3. Keep grow lights within a couple of inches of the top of the pot to ensure that seedlings get enough light. If you’re growing your herbs in a window, consider surrounding the pots with reflective “walls”, made of something such as white poster board, to more evenly distribute sunlight around the plants. This should result in more balanced growth.

Water gently with a watering can to maintain evenly moist soil conditions. Point an electric fan at the plants, or gently run your palm across the tops of the seedlings each day. This simulates wind, which encourages seedlings to develop thick stems and compact growth.

4. Once seedlings have two or three sets of true leaves and before they become crowded, thin or transplant them to three or four per pot. (If you have more pots and plenty of room, feel free to pot up more of your seedlings.) Supply nutrients via a liquid fertilizer such as fish emulsion; mix and apply according to label instructions.

5. If you plan to transplant your herbs outdoors, challenge your students to choose the location and design a layout. Here are some tips to guide them:

  • Do some research to determine which of the herbs are perennials and which are annuals. This could influence where you decide to plant them.
  • Keep all plants that are members of the mint family (including lemon balm and bee balm) in pots or in an area where they aren’t able to spread to other beds. They grow vigorously and can become invasive. Harvesting them regularly for tea will help keep them in bounds.
  • Mint family herbs can grow in full sun to part shade. All other suggested herbs (and most herbs in general) do best in full sun.
  • Use herbs (aside from mint) as companion plants interspersed among your vegetables and flowers. Their flowers attract pollinators and other beneficial insects to your garden.

Laying the Groundwork: 

Ask students, what are some of the ingredients we add to our foods to enhance their flavor? Are all of these additives good for us? Are there any additives we should limit in our diet? What else might we use to help us enjoy our food more?


1. Harvest your herbs.  Aromatic oils are most concentrated when herb plants are in bud, so that's the best time to harvest (from the list above, chamomile is the only herb which you’ll harvest blossoms instead of leaves). Using sharp scissors, remove no more than half of a single plant at a time, and leave at least two leaves per stalk so plants will have means to create the energy they need to regrow. (If there is a lot of soil on leaves near the bottom of a stalk, cut above them, or cut them separately, rinse in cool water, and use them fresh for tea or seasoning.) Fertilize plants lightly to aid their quick recovery.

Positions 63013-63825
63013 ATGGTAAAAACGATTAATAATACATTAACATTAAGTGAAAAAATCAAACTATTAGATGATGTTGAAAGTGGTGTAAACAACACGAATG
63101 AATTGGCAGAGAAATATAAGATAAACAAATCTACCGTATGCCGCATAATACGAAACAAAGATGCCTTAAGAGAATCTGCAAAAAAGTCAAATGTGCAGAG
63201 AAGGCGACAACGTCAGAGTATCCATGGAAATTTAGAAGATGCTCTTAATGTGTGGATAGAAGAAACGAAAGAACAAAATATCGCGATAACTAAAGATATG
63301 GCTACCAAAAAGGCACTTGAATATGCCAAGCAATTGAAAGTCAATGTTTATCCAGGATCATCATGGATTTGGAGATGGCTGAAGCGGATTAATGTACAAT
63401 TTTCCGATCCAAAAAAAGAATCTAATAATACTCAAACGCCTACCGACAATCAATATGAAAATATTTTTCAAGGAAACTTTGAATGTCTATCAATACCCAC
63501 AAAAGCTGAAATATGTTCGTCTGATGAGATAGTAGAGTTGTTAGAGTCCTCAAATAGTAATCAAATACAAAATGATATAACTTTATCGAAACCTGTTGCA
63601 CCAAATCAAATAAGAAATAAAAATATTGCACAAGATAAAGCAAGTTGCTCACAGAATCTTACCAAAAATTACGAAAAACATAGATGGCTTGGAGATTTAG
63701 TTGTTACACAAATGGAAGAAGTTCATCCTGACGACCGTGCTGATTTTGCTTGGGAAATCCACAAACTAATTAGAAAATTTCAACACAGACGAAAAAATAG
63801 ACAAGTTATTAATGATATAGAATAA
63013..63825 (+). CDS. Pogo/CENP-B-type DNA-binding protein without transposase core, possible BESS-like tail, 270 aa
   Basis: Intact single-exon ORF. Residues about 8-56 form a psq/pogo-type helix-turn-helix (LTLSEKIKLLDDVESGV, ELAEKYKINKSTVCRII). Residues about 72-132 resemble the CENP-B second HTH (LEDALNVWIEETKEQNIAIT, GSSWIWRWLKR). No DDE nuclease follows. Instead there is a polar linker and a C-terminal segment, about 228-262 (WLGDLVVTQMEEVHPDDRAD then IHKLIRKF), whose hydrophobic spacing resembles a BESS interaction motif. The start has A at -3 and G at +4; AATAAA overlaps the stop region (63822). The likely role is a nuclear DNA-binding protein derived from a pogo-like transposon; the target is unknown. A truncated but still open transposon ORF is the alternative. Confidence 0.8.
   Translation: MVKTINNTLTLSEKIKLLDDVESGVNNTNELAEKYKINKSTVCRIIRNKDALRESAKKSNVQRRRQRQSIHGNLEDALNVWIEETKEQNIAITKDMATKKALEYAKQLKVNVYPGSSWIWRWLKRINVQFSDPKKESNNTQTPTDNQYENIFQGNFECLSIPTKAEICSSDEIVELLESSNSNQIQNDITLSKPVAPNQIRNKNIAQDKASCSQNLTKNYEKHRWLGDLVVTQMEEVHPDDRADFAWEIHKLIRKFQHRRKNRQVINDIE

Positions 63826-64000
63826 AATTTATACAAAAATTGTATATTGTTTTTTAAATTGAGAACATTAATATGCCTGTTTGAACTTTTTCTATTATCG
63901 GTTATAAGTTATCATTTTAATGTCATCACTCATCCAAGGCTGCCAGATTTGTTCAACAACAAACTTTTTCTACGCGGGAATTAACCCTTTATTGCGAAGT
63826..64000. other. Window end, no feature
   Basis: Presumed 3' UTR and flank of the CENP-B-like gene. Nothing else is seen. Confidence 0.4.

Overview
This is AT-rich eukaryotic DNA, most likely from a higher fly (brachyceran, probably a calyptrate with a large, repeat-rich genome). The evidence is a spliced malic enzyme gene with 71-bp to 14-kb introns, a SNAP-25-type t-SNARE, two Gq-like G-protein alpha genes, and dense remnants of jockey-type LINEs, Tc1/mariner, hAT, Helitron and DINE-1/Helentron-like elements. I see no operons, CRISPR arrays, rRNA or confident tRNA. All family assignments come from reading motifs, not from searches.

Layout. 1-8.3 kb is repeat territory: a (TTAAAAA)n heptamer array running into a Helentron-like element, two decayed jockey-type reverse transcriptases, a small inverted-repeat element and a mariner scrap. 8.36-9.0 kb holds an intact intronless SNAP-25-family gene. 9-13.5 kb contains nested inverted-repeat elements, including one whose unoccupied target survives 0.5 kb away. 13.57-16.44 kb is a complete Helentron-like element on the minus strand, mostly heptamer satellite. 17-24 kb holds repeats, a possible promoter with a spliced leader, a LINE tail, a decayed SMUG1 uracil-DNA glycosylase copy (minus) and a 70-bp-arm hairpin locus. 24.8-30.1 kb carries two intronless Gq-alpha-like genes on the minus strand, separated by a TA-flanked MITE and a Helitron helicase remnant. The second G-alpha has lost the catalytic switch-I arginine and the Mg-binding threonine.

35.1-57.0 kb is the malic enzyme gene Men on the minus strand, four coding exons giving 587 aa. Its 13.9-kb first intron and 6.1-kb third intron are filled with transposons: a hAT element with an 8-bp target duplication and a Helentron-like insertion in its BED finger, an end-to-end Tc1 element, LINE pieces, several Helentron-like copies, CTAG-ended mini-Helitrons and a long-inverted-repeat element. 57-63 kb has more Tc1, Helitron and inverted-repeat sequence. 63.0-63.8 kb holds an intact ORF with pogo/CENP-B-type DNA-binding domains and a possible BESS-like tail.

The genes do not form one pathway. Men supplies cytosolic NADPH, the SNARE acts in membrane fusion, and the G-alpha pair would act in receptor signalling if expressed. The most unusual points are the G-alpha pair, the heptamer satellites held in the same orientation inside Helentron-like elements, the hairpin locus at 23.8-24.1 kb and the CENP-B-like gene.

Chamomile’s blossoms are the part used for tea. When grown outdoors, the blossoms are ready for harvest in about 65 days. Clip blossoms from stems when petals have opened fully. To dry, spread them on a screen.

2. Brew your teas. In "merry olde England," a tea with one ingredient was called a "simple." Students should start by sampling some simples so they can become familiar with the flavors of the various herbs they’ve grown. Then they can experiment with creating herbal blends of those they like best. Specific steps for brewing tea includes:

  • Chop fresh herbs or snip them with scissors to help release the essential oils. Crumble dried herbs gently, just so they’re big enough that they won’t slip through the strainer.
  • Measure herb. One tablespoon of dried herb or three of fresh makes one eight-ounce cup of tea. If you’re brewing several cups at once, add an extra tablespoon “for the pot.” (Explain to students that you need more of a fresh herb than a dried one to make a flavorful tea because the flavor is more concentrated in a dried leaf because the compounds responsible for flavor – essential oils – are no longer diluted by water in the plant’s cells.)
  • Pour boiling water over the herbs, cover, and let steep for one to three minutes, or more to taste. Unlike black and green teas, herb teas are naturally pale.
  • If students desire a fuller flavor, add more tea, not more time, to the brewing process. Extra time releases more tannic acid from plants, which can upset the stomach.
  • Students should taste their labor of love first before adding sweetener or milk.

Note: Herbs grown indoors are likely to have lower concentrations of essential oils than those grown outdoors, so you may need to use a greater amount of indoor herbs to make a truly flavorful cup of tea. Recommend that students measure the amount of herb they use for each simple so they can keep track of how much it takes to make a tasty brew. If you extend your herb garden to the outdoors, you can compare tea made from equal amounts of indoor herbs to outdoor herbs to see which have stronger flavor.